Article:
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Emergency Rooms Are Home To Error

Emergency Rooms Are Home To Error

When was the last time you sat in an emergency room? Whether it was last week or last year, chances are that you waited for an hour or more and found yourself irritated, to say the least. While being forced to wait for hours when you don’t feel well is annoying, it is not the biggest problem that you could have in the emergency room.

Emergency rooms across the country are plagued with errors. Some are easily taken care of, and some are deadly. Here are five of the most common errors that occur in the fast-paced hospital ward.

  1. Diagnostic Errors

Close to 55% of all emergency room errors can be chalked up to diagnostics. Whether it is misjudging symptoms, incorrect diagnosis, or delayed diagnosis, these errors can lead to serious complications with patients. Speak up and ask questions about any tests that are ordered, any diagnosis that are given, and any treatments that are offered.

  1. Medication Errors

Medication errors happen more often than you may think. You may be given the wrong medication or too little or too much of a medication. Ask for any medications delivered to be thoroughly explained to you. If you are given a prescription, ask what it is for and how the doctor expects it to help you.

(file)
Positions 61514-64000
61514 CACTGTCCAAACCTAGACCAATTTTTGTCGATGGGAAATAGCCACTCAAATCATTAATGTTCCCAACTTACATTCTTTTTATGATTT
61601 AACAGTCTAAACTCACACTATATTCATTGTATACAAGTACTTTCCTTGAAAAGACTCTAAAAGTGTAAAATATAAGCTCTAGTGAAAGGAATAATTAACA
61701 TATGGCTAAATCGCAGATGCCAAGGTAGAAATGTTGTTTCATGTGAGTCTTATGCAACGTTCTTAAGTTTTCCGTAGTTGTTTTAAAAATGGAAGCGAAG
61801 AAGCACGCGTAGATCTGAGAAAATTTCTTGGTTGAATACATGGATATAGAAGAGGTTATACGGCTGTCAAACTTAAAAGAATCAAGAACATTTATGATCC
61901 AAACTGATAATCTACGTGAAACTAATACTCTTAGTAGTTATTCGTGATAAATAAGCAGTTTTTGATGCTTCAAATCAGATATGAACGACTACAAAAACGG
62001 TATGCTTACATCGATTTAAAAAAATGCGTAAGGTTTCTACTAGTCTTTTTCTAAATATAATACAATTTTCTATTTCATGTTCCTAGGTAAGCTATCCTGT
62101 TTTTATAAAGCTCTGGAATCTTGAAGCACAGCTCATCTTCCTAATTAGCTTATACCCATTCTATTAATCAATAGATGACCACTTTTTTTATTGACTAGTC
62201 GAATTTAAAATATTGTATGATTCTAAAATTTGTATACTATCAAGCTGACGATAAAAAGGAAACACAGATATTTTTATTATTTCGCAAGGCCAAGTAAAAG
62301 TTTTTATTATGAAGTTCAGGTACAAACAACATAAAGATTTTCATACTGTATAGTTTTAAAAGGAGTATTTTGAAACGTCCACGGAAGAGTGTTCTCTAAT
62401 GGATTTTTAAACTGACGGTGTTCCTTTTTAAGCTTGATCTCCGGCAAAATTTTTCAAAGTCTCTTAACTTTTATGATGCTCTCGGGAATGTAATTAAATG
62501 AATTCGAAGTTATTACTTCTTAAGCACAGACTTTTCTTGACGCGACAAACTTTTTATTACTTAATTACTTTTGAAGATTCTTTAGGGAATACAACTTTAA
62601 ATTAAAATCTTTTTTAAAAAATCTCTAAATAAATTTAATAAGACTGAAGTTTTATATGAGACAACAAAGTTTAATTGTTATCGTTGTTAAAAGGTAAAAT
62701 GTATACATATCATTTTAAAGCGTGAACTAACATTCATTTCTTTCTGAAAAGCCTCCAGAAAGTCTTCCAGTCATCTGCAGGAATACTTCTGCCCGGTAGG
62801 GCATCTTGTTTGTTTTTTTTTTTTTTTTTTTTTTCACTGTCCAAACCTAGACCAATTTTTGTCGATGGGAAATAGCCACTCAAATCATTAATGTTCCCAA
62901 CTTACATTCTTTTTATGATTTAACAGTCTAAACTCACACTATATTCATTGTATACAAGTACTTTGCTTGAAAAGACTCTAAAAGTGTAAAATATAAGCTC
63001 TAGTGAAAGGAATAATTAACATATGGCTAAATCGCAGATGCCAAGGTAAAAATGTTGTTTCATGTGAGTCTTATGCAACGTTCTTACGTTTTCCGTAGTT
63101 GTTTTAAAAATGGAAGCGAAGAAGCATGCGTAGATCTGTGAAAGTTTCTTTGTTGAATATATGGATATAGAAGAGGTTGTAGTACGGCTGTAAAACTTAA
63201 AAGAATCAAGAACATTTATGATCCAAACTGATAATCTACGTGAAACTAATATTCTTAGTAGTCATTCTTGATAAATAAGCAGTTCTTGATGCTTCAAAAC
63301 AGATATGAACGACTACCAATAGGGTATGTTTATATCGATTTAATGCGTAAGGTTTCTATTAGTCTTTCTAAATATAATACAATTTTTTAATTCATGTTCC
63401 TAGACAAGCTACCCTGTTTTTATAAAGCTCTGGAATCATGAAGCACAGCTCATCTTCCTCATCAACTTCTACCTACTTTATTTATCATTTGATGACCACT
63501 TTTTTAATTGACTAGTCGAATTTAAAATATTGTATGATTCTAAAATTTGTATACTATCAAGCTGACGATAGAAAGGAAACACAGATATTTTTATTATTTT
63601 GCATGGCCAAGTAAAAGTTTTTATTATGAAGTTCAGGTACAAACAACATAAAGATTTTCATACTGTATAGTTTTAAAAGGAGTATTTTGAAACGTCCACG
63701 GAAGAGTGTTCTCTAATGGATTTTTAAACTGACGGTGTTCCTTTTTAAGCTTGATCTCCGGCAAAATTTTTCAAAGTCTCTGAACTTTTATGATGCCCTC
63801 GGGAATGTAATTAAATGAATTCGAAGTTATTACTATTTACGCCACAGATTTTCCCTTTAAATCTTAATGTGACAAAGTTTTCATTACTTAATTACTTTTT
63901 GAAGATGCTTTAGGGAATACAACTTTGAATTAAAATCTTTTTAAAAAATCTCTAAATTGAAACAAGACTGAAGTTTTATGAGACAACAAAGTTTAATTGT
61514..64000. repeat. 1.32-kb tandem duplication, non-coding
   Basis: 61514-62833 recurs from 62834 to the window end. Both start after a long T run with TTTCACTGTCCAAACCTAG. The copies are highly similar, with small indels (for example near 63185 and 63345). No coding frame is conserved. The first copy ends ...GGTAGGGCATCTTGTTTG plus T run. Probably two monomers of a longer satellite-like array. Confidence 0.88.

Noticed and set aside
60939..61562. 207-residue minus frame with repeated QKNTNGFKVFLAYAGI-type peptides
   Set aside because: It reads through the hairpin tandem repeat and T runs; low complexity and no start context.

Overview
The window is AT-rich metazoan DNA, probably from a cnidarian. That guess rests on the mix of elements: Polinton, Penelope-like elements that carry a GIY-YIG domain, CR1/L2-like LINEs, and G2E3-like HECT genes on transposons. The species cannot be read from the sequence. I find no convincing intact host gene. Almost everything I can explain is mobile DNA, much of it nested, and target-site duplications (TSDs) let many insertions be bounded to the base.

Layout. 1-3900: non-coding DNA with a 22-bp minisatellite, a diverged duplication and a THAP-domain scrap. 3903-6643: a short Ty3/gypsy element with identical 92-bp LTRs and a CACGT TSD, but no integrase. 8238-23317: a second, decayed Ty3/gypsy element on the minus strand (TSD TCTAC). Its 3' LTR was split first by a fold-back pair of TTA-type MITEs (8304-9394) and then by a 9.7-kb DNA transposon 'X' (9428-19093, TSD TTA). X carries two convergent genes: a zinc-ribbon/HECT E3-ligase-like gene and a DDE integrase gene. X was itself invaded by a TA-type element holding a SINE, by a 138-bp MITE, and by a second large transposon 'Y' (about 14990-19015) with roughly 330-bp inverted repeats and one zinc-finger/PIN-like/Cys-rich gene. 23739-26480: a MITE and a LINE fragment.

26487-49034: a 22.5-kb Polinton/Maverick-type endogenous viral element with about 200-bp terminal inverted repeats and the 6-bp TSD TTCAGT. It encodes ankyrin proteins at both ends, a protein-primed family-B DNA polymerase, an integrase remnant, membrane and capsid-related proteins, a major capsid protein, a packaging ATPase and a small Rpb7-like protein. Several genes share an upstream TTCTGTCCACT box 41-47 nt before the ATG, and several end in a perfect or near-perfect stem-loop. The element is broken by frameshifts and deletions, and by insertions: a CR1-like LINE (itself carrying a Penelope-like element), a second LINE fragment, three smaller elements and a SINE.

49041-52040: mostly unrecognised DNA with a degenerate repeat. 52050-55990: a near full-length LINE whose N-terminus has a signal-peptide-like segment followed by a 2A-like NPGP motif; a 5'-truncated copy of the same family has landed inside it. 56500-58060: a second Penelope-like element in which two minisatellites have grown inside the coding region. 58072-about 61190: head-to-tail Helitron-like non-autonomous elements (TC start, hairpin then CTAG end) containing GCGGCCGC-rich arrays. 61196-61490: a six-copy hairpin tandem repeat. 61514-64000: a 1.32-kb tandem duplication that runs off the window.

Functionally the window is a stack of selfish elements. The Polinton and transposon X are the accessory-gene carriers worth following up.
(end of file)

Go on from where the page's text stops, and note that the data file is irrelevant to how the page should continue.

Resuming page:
1. Dumping

Patients are “dumped” from the emergency room for financial reasons. They may not have insurance, have inadequate insurance, or generally have an inability to pay. This is a practice that many don’t like to talk about, but it does happen.

  1. Delayed Treatment

Most people expect to have a wait when they enter the emergency room. For many, that wait is mildly annoying and nothing more. For others, it delays treatments that could have been potentially life-saving. If your symptoms change while you are waiting or you feel that the medical staff is not taking your symptoms as serious as necessary, don’t be afraid to voice your opinion.

  1. Improper Medical History

Doctors and nurses are trained to retrieve medical histories from patients. While they cannot be held liable if you have failed to disclose information, they should be probing into your history fairly deeply before diagnosis is made or treatment is offered. Make sure that you share your medical history with any new doctor that is put in charge of your care.

You should feel safe and secure knowing that you are going to be treated properly in an emergency room. If you believe that you were injured or misdiagnosed during your visit to the hospital, our medical malpractice attorneys may be able to assist you. Contact us today for a no-cost evaluation of your case.

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